That loss at Rugby Park could be described as an anomaly on Beale’s record. He showed last term that he was capable of putting together sustained winning runs and emerging victorious at Pittodrie, Tynecastle and Easter Road were notable achievements at the time.

They meant little in terms of the bigger picture, though. The chance to ask questions of Postecoglou’s side – to change the narrative and put doubts in the mind – was blown when the New Year derby wasn’t won at Ibrox and the title was gone in April when Rangers lost at Parkhead.

Those results didn’t provoke the same reaction as Beale’s fourth derby defeat. Fans were right to believe that better was to come after the sums – which has been muted at a net spend of around £5million - that were spent over the summer but it was a case of the more things change, the more they stay the same at Ibrox.

If Beale can’t alter that record, he will be done as Rangers manager. Ultimately, and as is the way at Ibrox, he will get little praise for taking care of the mundane business in the Premiership and his future now rests on the matches that fall into the ‘big game’ category at home and abroad.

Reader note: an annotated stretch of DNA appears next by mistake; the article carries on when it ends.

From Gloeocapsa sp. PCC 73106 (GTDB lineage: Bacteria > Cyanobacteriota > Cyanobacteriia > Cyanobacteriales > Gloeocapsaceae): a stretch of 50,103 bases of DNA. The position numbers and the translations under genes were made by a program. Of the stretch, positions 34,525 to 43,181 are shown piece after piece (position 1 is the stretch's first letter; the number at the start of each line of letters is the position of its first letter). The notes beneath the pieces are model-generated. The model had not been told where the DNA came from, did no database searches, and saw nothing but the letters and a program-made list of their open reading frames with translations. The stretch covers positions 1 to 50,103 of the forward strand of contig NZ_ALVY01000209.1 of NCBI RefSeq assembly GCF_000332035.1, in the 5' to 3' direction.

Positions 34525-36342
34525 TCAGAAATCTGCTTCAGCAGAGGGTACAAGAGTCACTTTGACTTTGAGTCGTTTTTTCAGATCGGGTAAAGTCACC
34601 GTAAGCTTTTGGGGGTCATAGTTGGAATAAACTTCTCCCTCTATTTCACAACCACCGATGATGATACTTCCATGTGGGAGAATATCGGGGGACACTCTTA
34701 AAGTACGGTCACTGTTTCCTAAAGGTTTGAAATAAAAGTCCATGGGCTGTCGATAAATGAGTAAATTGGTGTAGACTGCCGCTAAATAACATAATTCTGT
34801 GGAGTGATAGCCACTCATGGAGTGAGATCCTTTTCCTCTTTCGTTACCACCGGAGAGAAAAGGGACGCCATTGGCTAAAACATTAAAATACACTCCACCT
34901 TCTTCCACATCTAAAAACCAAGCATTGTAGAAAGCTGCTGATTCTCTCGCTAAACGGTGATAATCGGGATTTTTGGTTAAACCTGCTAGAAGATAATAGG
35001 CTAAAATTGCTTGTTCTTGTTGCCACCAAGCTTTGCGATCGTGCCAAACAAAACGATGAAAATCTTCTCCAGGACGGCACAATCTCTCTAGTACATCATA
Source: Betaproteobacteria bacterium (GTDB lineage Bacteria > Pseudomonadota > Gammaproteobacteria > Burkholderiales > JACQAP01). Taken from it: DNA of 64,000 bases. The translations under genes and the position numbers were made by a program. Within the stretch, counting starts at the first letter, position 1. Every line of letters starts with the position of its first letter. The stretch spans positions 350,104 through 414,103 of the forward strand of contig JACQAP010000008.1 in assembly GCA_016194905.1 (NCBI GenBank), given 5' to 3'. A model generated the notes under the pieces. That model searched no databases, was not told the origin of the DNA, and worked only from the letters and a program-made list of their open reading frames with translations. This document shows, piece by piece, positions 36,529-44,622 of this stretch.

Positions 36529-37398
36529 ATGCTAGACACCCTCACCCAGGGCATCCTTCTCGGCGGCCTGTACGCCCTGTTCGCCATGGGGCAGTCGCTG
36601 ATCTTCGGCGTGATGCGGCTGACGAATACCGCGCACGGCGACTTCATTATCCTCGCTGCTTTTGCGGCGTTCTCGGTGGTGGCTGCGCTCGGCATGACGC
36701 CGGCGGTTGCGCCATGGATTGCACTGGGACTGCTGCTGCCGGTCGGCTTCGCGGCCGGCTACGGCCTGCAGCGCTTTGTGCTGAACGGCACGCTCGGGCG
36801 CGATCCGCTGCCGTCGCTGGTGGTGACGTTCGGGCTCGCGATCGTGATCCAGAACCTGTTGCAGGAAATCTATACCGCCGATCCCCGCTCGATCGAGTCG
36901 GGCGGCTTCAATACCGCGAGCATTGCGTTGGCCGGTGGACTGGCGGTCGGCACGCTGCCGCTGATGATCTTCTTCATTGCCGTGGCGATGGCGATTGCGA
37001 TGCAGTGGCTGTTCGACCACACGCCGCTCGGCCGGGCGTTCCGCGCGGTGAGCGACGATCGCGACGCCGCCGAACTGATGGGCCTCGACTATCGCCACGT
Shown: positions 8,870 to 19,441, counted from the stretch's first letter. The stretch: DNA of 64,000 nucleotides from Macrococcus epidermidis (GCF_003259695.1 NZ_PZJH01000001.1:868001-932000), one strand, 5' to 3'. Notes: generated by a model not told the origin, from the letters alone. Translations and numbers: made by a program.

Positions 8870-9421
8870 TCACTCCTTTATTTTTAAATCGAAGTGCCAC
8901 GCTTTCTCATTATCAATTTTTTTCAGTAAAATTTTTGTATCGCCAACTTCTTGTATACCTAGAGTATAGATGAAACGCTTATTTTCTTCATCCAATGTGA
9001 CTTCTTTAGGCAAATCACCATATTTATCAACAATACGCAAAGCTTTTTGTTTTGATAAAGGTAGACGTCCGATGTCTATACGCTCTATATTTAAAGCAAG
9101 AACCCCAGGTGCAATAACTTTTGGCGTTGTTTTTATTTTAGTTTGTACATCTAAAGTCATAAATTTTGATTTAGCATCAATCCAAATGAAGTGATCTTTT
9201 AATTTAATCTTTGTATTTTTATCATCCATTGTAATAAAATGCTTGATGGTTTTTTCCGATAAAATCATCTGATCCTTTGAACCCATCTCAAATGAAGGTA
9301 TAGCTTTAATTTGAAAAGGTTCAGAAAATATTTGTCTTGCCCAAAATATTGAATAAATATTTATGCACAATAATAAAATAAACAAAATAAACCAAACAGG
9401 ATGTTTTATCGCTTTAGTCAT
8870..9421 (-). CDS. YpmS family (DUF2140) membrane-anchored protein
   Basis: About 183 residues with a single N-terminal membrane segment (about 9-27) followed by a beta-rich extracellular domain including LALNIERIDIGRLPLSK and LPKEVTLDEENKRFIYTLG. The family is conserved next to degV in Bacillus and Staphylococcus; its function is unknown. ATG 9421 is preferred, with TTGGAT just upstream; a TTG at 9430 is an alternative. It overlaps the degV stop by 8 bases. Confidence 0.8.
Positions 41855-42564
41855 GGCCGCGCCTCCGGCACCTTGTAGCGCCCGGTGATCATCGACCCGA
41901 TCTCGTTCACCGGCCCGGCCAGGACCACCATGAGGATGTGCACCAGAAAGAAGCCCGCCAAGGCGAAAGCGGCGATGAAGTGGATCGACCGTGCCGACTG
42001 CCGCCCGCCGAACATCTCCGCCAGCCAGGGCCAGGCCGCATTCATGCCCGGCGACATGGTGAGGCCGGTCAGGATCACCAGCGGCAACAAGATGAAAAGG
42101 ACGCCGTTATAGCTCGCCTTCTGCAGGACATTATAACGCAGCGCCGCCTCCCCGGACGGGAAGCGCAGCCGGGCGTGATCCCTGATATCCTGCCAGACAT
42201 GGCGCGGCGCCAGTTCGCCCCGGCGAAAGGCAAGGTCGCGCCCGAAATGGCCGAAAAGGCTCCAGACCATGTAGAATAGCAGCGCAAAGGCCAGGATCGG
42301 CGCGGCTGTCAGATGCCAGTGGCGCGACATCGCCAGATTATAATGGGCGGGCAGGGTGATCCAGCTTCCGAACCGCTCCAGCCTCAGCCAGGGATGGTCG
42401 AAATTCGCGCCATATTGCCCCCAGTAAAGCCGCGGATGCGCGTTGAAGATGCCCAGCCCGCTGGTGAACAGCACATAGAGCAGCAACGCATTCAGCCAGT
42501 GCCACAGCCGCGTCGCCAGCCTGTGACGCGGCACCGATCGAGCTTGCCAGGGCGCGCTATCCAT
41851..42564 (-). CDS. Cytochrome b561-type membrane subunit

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The woeful nature of the exit to PSV will only begin to be forgiven if Rangers are impressive performers in their Europa League section against Real Betis, Aris Limassol and Sparta Prague. Domestically, the League Cup simply must be lifted.

Beale has painted himself into a corner. This is his team, these are his signings and the style, the substance and the selections rest on his head after being given full autonomy over Rangers in recent months.

His future now rests in the application and ability of those that he trusts with a shirt and in the patience and understanding of the board that must see a return on their investment this term.

A big club comes with big expectations. Now Rangers must win the big games if Beale is to avoid becoming the latest boss to pay the ultimate price at Ibrox.